Before leaving for Memphis I decided to tour the Jack Daniels Distillery in Lynchburg, a 1.5-hour drive south of Nashville. When I arrived, the car park was almost full and there were thousands of people walking in and out of the museum attached to the distillery. I purchased a walking tour that went for a few hours and had to wait an hour before my tour started so I went to the gift shop. I found out there that the town of Lynchburg is in the county of Moore and that it’s a “Dry County”, this means that its illegal to purchase alcohol including Jack Daniels in the county of Moore but fortunately the gift shop had a dispensation. I could purchase a bottle only there I but I could not drink it until I left the county, this law went back to 1910 under prohibition and had not been changed, think Al Capone. The tour itself was really interesting, describing the history of the whiskey, taking us to the spring in a cave where the water comes from which is used in the process of distilling the whiskey and then showing us the process itself.
The following day a few friends from the hostel ride shared with me down to Memphis where I stayed for a few nights. We checked into a hotel near the centre of town walked to the Mississippi River to watch the sunset, with lots of birdlife it was quite spectacular. The streets were comparatively quiet compared to the mayhem that as Nashville, it was almost a relief to be in a city that was less crowded. We headed to Beale street, if Nashville is the capital of country music then Beale street is blues. The set up is quite similar to what is on Broadway in Nashville, lots of bars playing live music. We stopped at the Blues Cafe had ourselves a huge American sized steak, potatoes and gravy, a few beers and then headed over to BB King’s bar and listened to live music, the bar was kind of quiet so we did a little pub crawl from the top to the bottom of Beale street which is a short walk, we listened to more blues and then headed back to the hotel, I said goodbye to my mates, planned out my following day and went to sleep.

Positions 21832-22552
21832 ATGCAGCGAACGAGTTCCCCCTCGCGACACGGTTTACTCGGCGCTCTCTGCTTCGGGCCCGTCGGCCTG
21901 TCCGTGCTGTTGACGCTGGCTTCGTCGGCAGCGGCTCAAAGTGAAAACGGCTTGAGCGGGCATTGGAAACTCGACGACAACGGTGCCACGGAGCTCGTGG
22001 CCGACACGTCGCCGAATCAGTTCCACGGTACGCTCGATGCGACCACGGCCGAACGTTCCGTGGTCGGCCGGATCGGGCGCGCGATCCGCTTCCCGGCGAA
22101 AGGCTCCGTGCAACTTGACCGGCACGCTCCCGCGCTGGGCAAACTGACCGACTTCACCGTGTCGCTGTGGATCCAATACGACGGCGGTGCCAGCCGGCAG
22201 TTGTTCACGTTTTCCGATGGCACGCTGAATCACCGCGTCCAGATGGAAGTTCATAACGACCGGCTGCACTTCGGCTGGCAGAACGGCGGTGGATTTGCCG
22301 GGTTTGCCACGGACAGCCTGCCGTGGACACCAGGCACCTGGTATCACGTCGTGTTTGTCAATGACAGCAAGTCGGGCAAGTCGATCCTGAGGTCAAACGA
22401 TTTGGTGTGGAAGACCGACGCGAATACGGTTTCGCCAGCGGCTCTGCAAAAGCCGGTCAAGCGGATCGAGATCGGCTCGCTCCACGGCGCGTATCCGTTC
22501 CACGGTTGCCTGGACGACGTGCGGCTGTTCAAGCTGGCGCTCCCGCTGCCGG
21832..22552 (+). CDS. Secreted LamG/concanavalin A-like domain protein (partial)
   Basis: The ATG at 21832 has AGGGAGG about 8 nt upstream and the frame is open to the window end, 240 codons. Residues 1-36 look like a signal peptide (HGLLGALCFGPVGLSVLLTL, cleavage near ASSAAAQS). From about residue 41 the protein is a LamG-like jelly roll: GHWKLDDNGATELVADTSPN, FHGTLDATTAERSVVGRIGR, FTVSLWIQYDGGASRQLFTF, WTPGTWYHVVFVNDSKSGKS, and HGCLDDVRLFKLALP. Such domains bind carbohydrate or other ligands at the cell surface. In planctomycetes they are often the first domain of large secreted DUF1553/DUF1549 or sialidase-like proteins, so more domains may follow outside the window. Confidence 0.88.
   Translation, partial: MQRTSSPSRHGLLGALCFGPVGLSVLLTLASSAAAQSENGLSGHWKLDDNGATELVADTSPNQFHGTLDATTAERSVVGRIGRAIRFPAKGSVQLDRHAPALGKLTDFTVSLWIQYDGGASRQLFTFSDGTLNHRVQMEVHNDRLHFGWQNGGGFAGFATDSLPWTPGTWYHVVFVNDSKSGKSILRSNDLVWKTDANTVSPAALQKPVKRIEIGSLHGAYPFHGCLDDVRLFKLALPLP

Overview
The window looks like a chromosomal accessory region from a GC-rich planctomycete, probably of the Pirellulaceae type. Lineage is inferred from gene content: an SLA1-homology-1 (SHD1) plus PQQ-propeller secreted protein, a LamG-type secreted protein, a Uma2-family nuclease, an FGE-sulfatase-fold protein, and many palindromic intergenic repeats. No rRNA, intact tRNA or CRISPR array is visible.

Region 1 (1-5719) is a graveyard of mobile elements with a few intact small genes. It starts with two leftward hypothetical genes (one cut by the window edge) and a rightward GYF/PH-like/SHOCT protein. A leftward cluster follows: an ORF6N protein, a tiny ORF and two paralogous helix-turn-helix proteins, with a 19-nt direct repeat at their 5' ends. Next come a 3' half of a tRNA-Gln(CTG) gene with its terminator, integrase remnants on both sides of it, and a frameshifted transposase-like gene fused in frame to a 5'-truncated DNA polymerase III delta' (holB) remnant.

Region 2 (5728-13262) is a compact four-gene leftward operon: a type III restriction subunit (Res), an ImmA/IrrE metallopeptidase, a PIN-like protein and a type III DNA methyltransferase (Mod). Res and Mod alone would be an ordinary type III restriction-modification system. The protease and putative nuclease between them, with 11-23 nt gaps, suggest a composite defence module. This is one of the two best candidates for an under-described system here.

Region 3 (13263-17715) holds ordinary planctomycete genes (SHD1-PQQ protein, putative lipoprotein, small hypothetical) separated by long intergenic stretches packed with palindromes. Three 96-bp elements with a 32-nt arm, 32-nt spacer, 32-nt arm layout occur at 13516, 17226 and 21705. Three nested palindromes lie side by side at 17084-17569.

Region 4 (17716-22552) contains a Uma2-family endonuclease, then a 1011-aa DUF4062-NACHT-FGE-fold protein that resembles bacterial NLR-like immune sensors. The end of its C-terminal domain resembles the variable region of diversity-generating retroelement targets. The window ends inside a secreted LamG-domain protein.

Memphis’s most famous tourist attraction is Elvis Presley’s Graceland, the home of Elvis and a park devoted to everything that is Elvis. This is a hugely popular attraction, so much so that you can not even park at the location, you are encouraged to take a bus that comes from Graceland which then transports you to the location. Upon arrival, you are given a group of tickets to view all the attractions including museums and attractions including Elvis’s private jet and of course merchandise. Near the end of the day I was taken on a guided tour of the Graceland mansion itself, walking through some of the rooms, viewing the retro 70s furniture that adorned the place as well as a room where his gold records are on display, it was a seemingly endless wall of gold. After exiting I entered the Meditation Garden where Elvis’s grave is located, it is all quite the spectacle. I got back onto my tour bus and on the way back was dropped off at Sun Studios a much smaller but no less significant iconic building. Sun Studios is regarded as the birthplace of “Rock’n’Roll” music and is where Elvis, Johnny Cash, BB King and Roy Orbison recorded albums. The tour included the studio itself and detailed the history of music.
I headed back down to Beale street for some more soul food and beers and reflected on my time in Tennessee, my experience there was so much fun. I had some notion prior to arriving regarding music coming from the area but had not been aware of how many different types of music had come from one state. participate in enough tours to assuage my guilt from all the drinking and dancing Id patripiated in and I hoped to be back through there one day (actually I have been back to Nashville two more times) but now was time to head back on the road down towards Baton Rouge Louisiana….